Two novel genetic variants in the mineralocorticoid receptor gene associated with spontaneous preterm birth.

Christiaens I, Ang QW, Gordon LN, Fang X, Williams SM, Pennell CE, Olson DM - BMC Med. Genet. (2015)

Selection of SNPs. For details, see Methods
© Copyright Policy - open-access
Related In: Results  -  Collection

License 1 - License 2
Show All Figures
getmorefigures.php?uid=PMC4593185&req=5

Fig1: Selection of SNPs. For details, see Methods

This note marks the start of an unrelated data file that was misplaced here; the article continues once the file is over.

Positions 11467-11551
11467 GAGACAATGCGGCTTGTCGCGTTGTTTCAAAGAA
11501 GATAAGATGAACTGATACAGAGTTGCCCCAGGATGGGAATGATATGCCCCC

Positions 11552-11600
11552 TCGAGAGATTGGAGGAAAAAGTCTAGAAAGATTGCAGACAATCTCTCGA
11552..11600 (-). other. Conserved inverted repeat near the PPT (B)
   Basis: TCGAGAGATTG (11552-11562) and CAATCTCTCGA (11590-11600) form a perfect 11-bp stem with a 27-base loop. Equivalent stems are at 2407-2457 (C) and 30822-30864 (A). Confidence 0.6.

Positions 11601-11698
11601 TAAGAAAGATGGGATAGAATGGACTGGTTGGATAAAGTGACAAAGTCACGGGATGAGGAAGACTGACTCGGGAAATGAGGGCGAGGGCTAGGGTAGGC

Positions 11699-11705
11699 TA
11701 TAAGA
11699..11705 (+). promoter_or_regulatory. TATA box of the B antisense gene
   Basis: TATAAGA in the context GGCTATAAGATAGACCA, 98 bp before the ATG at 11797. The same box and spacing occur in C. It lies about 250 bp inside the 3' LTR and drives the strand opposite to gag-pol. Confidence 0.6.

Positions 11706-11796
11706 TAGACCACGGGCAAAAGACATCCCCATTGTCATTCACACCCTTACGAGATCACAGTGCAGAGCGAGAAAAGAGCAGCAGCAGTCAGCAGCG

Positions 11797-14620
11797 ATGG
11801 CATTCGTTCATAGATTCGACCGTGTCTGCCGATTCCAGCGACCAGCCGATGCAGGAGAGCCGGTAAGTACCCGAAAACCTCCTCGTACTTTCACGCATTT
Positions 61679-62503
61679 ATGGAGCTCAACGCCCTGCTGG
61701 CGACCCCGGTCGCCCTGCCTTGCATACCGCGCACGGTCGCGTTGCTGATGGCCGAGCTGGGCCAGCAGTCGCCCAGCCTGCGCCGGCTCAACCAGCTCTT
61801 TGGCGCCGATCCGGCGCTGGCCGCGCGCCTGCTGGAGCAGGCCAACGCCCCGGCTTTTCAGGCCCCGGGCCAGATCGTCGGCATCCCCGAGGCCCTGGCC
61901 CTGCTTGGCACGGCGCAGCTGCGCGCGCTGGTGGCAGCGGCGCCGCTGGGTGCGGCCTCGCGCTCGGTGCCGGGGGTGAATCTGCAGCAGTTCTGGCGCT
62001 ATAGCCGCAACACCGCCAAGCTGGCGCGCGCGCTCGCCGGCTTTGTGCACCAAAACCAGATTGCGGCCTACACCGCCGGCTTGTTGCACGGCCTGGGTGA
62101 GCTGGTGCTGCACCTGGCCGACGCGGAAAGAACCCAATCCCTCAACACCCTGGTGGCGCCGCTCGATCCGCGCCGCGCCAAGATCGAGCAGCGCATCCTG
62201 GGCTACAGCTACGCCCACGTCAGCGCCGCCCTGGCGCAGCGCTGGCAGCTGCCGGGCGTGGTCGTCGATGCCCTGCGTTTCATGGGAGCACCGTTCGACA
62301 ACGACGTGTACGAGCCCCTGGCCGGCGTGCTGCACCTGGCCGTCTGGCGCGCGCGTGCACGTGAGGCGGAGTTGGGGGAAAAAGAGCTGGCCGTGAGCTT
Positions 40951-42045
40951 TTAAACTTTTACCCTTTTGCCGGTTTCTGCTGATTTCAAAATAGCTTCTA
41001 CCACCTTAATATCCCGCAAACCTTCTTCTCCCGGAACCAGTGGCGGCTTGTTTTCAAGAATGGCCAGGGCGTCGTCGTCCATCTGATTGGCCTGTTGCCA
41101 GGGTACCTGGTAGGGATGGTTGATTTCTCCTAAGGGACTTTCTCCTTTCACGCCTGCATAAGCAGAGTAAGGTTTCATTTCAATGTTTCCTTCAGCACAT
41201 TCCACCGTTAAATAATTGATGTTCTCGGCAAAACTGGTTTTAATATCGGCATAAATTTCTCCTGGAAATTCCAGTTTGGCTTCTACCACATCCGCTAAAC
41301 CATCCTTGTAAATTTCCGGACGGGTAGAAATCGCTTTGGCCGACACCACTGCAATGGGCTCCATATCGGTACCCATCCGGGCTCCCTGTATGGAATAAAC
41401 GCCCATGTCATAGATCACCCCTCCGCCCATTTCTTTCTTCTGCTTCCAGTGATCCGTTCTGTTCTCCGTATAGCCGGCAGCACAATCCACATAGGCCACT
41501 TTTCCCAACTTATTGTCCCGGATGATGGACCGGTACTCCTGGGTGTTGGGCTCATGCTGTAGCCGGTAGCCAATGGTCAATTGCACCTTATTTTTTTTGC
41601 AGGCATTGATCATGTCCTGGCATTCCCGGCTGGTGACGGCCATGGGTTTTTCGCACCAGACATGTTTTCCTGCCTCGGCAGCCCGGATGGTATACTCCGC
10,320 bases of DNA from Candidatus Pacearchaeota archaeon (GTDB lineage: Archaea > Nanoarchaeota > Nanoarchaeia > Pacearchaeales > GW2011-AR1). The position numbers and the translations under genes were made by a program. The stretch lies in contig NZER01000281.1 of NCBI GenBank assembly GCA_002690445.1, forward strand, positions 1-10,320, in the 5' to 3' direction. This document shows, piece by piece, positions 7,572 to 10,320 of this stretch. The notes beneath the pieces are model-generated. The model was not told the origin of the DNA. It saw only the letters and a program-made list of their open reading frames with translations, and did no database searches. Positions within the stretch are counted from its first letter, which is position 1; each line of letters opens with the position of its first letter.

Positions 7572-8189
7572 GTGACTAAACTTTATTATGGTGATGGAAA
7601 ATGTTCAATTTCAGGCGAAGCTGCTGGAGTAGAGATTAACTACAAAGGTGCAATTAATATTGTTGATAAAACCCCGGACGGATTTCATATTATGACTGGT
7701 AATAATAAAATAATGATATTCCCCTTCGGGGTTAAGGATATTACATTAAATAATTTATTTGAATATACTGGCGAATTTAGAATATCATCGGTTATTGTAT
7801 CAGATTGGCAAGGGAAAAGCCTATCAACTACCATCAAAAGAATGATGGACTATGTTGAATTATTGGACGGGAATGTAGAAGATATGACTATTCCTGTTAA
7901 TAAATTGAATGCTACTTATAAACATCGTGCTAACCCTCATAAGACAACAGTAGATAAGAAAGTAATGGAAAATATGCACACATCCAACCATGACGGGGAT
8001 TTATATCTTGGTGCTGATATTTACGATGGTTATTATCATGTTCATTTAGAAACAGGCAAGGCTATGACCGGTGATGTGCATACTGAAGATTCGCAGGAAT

Mentions: Single nucleotide polymorphisms in genes involved in the stress response or mental health were selected using two different strategies (Fig. 1). To address the first part of our aim, a PubMed literature search was conducted to find published reports regarding genetic variants in genes involved in the regulation of the HPA axis and the meso-corticolimbic system and their associations with adverse mental health outcomes, especially major depressive disorder. Candidate SNPs were then selected based on prior associations with mental health outcomes as determined by a literature search. SNPs identified were added to our list of candidate SNPs. Additional SNPs were selected from seven key genes that are involved in the stress response and mood regulation. These genes code for the corticotropin releasing hormone receptor (CRHR1), the glucocorticoid receptor (NR3C1), the mineralocorticoid receptor (NR3C2), FK506 binding protein 5 (FKBP5), which is part of a receptor complex regulating the sensitivity of the glucocorticoid receptor, the serotonin transporter (SLC6A4), and the enzymes monoamine oxidase A (MAOA) and catechol-O-methyl transferase (COMT) that control the metabolism of serotonin, dopamine and norepinephrine in the brain. Tag SNPs for these seven genes were identified using the TagSNP function on the SNPinfo web server and the CEU samples from HapMap [19, 20]. Tagging conditions included an r2 threshold of 0.8 and a minor allele frequency (MAF) range of 0.05 to 0.5. This approach provided a broad coverage of functional (derived primarily from the literature) and non-functional SNPs and address most common genetic variations within these genes. All identified tag SNPs were then compared to the PGP database, and SNPs that were found to be associated with preterm birth in this database at p < 0.05 were selected for the candidate gene study. As a result, nine tag SNPs in three different genes – NR3C1, NR3C2 and CRHR1 – were included (Table 1).Fig. 1